Big Data And The Future Of Real Estate Marketing
In The Wall Street Journal (WSJ), Stefanos Chen discusses how big data is being used in the real estate industry. He
looks at the example of Jon Hoefling, a 50-year-old office-furniture resale company owner in Morgan Hill, California. Jon was thinking about selling his home and when he opened his Facebook page he saw an advertisement offering to estimate his home’s value.
This is not coincidence. Jon was just one of the many residents in the area targeted by the real estate agent who paid for the advertisement using big data and a sophisticated algorithm who identified him as a potential seller. Chen says there were a number of indications which identified Jon as a prospective seller, such as he had lived in the area for more than 15 years, his home was valued high for the area, and most importantly, his youngest son was about to leave home for college.
Jon’s information could have been collected in one of several different ways such as surveys, online audience tracking, industry statistics, subscriptions to publications he had, demographics, freely accessed public records and the list goes on.
Real estate giant, Sotheby’s International Realty, recently announced a partnership with Wealth-X, a consulting group who use public records and research to find out more about the interests and habits of the world's wealthiest 1% by collecting data such as incomes, investments, hobbies, titles, affiliations, family members, news, tax records and much more.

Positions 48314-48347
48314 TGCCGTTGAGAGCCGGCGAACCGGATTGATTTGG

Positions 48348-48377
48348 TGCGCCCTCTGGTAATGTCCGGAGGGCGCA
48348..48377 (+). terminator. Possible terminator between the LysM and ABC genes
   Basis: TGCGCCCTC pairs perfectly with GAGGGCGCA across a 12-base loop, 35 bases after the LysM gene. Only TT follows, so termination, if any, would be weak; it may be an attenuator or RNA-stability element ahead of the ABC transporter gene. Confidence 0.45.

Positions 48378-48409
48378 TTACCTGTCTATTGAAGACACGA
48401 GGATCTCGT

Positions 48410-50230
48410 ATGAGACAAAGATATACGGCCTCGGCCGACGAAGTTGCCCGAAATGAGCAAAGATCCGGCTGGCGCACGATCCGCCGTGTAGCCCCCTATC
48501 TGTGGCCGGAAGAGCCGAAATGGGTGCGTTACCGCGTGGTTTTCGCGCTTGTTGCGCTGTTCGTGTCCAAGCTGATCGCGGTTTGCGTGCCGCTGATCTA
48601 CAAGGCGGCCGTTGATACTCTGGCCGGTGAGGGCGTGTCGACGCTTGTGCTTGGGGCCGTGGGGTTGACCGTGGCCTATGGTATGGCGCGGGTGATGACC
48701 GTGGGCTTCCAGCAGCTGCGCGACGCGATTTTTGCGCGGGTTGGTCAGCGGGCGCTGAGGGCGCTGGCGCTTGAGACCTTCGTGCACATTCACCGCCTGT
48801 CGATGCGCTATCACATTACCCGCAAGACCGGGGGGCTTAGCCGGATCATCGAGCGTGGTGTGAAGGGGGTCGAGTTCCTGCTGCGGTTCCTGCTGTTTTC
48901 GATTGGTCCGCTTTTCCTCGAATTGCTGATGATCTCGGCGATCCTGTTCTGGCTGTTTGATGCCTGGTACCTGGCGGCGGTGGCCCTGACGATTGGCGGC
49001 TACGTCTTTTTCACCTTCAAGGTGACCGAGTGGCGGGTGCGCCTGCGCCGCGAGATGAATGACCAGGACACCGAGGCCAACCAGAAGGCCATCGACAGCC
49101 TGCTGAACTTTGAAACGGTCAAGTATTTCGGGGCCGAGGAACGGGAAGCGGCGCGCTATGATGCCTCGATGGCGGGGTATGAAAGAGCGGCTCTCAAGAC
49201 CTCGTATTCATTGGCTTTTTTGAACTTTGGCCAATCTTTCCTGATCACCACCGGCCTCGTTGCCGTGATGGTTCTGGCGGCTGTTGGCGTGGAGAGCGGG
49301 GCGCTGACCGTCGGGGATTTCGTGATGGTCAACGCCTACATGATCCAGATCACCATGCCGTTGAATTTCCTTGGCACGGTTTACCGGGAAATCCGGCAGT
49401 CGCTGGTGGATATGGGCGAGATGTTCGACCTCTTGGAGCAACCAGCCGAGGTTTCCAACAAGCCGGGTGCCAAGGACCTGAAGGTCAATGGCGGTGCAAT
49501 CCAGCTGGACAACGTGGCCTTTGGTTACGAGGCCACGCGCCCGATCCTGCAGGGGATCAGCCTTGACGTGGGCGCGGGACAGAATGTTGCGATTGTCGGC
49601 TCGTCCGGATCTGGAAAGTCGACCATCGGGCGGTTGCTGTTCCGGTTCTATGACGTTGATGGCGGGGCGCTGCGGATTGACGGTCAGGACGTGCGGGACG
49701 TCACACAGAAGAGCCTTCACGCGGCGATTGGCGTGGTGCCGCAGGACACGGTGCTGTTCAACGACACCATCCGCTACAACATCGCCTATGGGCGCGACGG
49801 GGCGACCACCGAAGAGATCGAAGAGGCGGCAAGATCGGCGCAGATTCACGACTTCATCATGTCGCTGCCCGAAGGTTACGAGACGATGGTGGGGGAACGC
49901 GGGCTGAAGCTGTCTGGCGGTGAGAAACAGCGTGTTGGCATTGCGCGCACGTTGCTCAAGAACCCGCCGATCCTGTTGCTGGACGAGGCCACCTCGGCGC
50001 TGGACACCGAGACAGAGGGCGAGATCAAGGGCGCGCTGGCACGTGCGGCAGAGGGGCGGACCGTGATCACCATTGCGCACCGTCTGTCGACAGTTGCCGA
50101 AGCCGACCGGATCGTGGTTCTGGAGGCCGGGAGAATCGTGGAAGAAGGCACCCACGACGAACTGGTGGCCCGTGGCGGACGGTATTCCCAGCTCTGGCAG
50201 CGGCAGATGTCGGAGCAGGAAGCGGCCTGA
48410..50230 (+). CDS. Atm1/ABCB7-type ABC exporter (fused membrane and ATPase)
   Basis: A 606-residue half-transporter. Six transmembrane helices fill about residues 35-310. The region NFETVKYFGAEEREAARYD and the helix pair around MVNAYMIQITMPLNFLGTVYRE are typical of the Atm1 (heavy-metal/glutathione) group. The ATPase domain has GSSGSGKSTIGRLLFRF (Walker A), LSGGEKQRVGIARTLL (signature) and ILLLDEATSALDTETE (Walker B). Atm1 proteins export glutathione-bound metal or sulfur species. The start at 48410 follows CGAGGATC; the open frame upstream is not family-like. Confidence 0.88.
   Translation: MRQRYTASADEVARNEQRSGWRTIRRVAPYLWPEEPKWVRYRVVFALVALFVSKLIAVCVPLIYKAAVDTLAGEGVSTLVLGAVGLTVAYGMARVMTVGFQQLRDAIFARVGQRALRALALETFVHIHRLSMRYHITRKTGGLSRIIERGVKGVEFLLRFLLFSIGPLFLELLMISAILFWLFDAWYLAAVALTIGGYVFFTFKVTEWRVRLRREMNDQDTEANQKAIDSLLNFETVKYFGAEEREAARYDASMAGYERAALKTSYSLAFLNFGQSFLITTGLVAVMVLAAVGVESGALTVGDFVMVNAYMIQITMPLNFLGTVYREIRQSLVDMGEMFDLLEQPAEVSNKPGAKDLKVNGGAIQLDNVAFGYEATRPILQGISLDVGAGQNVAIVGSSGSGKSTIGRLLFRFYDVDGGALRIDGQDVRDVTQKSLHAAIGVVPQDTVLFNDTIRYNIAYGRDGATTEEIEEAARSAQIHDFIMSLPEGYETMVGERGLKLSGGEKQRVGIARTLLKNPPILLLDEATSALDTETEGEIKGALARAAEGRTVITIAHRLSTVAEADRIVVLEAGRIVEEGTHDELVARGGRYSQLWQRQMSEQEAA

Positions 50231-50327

Using this data, Wealth-X helps clients such as JP Morgan, Barclays and McLaren, find prospective buyers for their products. They help agents determine who is most likely to be in the market for buying and selling, saving companies substantial time and money.
Managing Partner at TTR Sotheby’s in Washington Mark Lowham told WSJ they engaged Wealth-X to find a buyer for a $9
million penthouse that was about to hit the market. Wealth-X first established the most likely description of their buyers: previous homeowners with a combined income of at least $2 million and had lived in a house worth more than $4 million for at least five years. They then got into specifics, such as targeting art collectors because there was ample wall space and private plane users because the area attracts jet-setters.
Big data consulting firms such as Wealth-X use a combination of data from many sources to combine it with real estate contact database, then narrow down to a list of the most likely buyers, followed by leading a mail, email or calling campaign to the targeted buyers. While some real estate agencies are favouring the use of technology there are many that are concerned about the future roles of agents.